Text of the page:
Yeah, I coined that phrase, lol! Anyway, once upon a time there was someone I thought was cool and nice and sincere… but it turned out that that was not the case. So one day, in a heated discussion and out of pure frustration I told this individual that I was sick and tired of their “champagne attitude”! Meaning, I was sick and tired of always being put down and belittled and to be treated less than. Somebody with a champagne attitude is somebody who thinks they’re a glass of champagne when in fact they’re nothing but a glass of piss. These people are not your friend, they will stop at nothing to walk all over you, look down on you and treat you like the bottom of a shoe, in their pursuit of self importance. But I had reached my limit that day and so hence “champagne attitude”, lol! And initially I wanted to name the album Gentle Giant, because that’s what I am, when you get to know me. But then halfway into production, I remembered that outburst from so many years ago and I wrote Champagne Attitude, which I thought would make a far better title commercially, so hence.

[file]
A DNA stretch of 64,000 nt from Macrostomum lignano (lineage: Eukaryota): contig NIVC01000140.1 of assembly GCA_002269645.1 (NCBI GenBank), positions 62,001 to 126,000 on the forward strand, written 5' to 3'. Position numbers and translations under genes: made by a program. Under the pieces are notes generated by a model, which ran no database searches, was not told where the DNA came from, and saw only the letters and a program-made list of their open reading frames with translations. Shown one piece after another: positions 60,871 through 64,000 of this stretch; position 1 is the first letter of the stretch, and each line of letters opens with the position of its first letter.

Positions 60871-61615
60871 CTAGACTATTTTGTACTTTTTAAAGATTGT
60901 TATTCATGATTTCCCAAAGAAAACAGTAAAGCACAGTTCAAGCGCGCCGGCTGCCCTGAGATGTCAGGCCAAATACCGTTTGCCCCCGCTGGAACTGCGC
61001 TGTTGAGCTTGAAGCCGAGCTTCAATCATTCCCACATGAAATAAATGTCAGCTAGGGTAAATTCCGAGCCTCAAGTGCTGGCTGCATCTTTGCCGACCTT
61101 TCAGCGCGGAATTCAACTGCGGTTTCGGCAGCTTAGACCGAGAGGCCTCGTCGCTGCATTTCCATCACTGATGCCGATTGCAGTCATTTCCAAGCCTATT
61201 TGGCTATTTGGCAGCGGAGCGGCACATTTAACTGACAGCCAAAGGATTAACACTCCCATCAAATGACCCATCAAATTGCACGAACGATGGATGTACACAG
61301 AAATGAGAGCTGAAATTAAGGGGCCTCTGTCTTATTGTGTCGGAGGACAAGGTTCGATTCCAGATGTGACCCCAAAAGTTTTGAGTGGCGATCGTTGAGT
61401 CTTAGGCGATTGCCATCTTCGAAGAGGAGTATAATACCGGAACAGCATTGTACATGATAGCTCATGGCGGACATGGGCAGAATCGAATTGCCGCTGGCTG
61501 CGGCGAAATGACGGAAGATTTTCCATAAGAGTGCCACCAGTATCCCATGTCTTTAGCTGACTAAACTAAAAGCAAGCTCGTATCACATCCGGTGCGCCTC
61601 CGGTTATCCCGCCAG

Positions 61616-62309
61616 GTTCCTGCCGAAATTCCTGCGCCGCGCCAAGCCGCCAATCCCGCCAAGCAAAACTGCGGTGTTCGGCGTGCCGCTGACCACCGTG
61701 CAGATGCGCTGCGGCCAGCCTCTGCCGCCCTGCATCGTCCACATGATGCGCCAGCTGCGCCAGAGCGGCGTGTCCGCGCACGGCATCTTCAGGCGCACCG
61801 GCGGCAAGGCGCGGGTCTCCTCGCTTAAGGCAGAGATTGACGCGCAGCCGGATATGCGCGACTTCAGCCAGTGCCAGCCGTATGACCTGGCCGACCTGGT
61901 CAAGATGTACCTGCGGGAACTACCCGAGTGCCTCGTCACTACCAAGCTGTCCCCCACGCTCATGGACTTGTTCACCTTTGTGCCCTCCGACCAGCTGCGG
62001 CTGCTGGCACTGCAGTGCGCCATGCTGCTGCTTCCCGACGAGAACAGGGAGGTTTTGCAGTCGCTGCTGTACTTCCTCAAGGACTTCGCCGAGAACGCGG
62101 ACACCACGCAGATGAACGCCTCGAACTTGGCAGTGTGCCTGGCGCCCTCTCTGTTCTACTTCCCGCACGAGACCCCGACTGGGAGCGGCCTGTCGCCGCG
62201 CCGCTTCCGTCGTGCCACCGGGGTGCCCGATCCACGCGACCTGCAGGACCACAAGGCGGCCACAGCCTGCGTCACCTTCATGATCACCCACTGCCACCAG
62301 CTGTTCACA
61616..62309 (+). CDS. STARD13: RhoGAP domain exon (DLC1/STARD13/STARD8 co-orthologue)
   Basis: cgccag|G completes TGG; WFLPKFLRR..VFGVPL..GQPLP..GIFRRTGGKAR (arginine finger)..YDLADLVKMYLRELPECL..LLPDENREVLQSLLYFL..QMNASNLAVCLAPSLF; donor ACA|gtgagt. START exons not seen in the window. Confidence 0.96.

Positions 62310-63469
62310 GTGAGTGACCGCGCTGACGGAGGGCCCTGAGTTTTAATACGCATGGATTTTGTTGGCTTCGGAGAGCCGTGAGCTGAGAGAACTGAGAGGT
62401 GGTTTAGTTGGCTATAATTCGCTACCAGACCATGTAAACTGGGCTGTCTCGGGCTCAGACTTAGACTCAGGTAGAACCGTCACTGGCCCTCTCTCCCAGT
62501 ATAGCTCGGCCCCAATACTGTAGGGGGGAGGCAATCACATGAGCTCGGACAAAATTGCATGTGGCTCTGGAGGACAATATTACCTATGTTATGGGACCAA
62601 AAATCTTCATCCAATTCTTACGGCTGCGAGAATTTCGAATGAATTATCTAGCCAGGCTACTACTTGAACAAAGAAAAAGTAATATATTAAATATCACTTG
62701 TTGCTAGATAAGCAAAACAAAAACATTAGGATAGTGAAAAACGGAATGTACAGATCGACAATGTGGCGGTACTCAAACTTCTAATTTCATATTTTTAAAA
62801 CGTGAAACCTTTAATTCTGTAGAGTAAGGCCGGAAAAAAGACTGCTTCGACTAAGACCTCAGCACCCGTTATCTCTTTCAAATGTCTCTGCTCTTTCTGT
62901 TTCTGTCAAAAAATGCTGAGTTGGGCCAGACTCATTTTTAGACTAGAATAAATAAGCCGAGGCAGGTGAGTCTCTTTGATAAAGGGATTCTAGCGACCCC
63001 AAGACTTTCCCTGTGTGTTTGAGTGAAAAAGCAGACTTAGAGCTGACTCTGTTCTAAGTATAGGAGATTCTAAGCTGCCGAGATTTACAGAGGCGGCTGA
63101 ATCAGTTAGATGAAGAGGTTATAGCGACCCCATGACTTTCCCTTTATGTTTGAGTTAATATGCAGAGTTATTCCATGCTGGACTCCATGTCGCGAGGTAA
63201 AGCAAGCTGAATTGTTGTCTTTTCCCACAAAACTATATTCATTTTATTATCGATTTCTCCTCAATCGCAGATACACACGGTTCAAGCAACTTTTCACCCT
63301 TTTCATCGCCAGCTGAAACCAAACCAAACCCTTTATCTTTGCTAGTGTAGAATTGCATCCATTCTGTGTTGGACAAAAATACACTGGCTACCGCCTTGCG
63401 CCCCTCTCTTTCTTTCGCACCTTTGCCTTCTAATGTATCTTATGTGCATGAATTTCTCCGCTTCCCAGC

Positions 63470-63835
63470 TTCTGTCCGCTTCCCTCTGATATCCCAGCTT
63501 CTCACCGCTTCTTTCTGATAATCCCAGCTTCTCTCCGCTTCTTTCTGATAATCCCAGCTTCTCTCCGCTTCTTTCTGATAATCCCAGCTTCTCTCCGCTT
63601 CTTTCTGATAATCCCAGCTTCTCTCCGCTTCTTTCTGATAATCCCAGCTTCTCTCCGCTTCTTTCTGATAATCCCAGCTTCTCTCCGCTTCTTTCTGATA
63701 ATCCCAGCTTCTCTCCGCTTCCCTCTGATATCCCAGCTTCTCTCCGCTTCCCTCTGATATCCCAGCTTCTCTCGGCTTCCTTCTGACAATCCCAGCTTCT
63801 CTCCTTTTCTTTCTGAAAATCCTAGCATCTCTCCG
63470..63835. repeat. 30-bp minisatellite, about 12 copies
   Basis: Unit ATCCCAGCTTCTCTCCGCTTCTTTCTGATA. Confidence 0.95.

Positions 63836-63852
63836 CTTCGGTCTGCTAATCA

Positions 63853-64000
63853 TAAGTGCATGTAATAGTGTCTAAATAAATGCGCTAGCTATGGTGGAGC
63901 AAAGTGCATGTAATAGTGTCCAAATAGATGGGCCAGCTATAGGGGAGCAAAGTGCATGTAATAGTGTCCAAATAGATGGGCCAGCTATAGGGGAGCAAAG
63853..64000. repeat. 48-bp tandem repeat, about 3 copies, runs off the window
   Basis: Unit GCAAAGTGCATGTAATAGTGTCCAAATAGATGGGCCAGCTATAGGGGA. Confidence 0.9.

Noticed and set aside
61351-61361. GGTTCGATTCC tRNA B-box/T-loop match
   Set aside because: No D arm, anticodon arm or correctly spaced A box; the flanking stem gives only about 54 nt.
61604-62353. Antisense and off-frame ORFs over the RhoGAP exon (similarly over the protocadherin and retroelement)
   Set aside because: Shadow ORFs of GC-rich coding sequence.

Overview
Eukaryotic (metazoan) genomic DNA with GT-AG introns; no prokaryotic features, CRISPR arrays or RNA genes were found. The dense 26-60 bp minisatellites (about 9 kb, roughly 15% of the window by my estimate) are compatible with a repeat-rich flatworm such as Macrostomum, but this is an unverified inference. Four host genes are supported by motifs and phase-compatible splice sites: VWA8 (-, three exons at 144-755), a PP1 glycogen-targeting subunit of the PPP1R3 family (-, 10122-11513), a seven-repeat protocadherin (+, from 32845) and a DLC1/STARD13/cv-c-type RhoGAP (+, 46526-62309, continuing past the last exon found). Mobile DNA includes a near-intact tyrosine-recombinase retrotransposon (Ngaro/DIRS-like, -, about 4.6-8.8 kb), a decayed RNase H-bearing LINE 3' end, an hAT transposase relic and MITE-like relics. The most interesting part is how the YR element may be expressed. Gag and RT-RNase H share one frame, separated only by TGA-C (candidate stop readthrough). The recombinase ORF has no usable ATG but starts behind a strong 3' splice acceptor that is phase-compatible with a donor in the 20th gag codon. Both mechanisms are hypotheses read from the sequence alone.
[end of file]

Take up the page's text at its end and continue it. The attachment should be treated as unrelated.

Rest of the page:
In what ways, if any, has your background in acting impacted your creativity or performance when it comes to music?
I think acting and music go hand in hand, it’s a different kind of performing really. When you’re on a stage performing your music, it’s a different kind of interaction that you have with your audience as opposed to being in front of a camera acting out a script. When I went to acting and film school I learned about camera angles and one’s position on set and in the video frame and what have you. As a result of that, when I shoot music videos for instance, I know where to look, where to stand, how to react to the music and lyrics, which in essence are your script… so in conclusion I think they compliment each other, acting and music do. And while I always wanted to sing and perform, it was the acting that took off first, I must say, so…